Talk:Tironian notes

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U+204A[edit]

Why is this in “General punctuation”[1]? I've seen it used instead of the letters ‹et› in ‹etc.›, so it is more like an alphabetic presentation form in that (German) text. Is this a punctuation mark in Irish? Wikipeditor 12:04, 15 July 2006 (UTC)

The et in etc. is the Latin word et (et cetera = "and other things"). &c. used to be used the same way in English. Ireneshusband 10:13, 20 November 2006 (UTC)
I was aware of that – just wondered whether current Irish use is responsible for grouping it with punctuation marks. Wikipeditor 04:24, 21 November 2006 (UTC)

The illustration is confusing because, one might think that the second symbol in the figure is the Tironian "z". If it is not can anybody add an illustration of Tironean "z" iether with a modern shape or with old photographed text? —The preceding unsigned comment was added by 128.115.27.10 (talk) 22:22, August 20, 2007 (UTC)

I threw in the Old English info because I thought it was interesting. MadMaxBeyondThunderdome 07:11, 5 October 2007 (UTC)

Blackletter image[edit]

I'm thinking about having the relevant characters on the blackletter image circled, because they're a little hard to see even with the directions in the caption. Is it just me or does anyone else agree? --tiny plastic Grey Knight 08:28, 4 June 2008 (UTC)

A lot missing[edit]

This article mentions counts as high as 13000 signs within this notation (although with caveats about composites etc) but only really discusses one - the "7"-like "and" symbol - with a passing mention of one more ("shaped somewhat like a "z"").

So what were all the others? Can we have examples of what they looked like, and what kind of thing they were used for? Were there some that were very common and others more obscure - for counts as high as 13000, this must surely be the case, but is there anywhere we can find examples of each? Are there reference lists used by those reading old manuscripts? Or older ones used by those writing them? Is the system even fully understood, or do some remain to be decoded or have to be guessed from context? - IMSoP (talk) 19:50, 9 November 2008 (UTC)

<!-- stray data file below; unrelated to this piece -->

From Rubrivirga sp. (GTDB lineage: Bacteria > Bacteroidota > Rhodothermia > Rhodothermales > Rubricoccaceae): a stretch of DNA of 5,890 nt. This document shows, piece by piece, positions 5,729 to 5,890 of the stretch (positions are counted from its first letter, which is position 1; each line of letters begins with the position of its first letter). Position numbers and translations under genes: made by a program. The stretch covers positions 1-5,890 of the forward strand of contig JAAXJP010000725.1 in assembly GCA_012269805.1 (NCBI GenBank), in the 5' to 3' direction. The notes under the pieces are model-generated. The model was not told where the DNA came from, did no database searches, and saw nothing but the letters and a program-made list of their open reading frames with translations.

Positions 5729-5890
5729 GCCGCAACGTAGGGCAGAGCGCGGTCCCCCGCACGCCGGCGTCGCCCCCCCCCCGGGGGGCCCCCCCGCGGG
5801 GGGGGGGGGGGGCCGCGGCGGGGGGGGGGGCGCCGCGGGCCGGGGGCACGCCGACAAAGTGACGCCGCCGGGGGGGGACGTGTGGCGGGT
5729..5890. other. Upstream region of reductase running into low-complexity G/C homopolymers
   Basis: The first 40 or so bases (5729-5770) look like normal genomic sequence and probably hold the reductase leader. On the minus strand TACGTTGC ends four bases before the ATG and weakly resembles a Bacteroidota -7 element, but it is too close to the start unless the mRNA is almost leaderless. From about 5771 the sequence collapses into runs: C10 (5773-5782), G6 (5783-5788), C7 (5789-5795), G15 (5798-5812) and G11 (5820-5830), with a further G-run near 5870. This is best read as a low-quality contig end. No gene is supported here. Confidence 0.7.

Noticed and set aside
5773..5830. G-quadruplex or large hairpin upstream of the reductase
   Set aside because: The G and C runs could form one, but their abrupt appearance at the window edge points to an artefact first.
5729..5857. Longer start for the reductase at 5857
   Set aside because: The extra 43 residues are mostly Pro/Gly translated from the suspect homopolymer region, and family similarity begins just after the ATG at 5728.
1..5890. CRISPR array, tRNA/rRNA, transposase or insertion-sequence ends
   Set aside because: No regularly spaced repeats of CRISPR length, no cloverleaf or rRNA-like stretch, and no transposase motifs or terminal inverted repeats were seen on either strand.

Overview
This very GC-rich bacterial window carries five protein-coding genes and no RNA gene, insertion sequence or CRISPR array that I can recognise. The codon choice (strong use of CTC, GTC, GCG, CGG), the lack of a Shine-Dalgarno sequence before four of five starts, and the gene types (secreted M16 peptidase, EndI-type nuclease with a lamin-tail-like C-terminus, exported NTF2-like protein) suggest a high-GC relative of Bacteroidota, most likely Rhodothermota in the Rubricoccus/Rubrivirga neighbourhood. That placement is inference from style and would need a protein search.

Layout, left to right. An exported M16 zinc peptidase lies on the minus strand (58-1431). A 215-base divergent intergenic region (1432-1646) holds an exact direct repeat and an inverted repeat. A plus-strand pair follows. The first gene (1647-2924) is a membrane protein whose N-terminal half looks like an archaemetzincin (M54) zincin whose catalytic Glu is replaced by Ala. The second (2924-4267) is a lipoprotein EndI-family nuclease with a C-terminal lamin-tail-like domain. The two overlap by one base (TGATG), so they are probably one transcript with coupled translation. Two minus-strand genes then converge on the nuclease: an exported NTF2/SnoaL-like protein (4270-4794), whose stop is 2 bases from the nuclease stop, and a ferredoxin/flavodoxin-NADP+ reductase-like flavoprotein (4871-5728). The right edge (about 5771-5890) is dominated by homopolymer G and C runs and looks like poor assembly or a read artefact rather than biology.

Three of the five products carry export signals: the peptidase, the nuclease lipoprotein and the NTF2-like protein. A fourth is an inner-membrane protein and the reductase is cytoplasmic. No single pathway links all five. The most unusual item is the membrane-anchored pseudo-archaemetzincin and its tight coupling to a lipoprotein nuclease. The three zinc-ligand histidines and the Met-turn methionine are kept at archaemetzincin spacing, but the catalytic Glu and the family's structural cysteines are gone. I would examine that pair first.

the problem is encoding something written by hand digitally, the marks have to be drawn in illustrator so to have a table with the 4 verb conjugations and 5 noun declinations would take a long time without a digital pen thing and the page would get quite large... but if there are any specific word requests examples just ask. --Squidonius (talk) 23:23, 15 April 2010 (UTC)
Hi, thanks for the clarification (here and on my talk page). I think the diagram now included goes a long way to addressing my original questions, in that it gives a "flavour" of what these thousands of signs looked like, and represented. I appreciate that digitizing such old hand-written scripts is a laborious process, and certainly wouldn't want someone devoting hours just to satisfy my passing curiosity!
I guess the only thing the article still doesn't really discuss, explicitly, is what level these signs were generally used at: were they mostly syllable/sound marks? Were words abbreviated to their primary letter/sound forms, or were complex marks created which specifically represented a particularly common word, regardless of its length? The example in that diagram implies that something is going on at the word level, but the text doesn't really address this.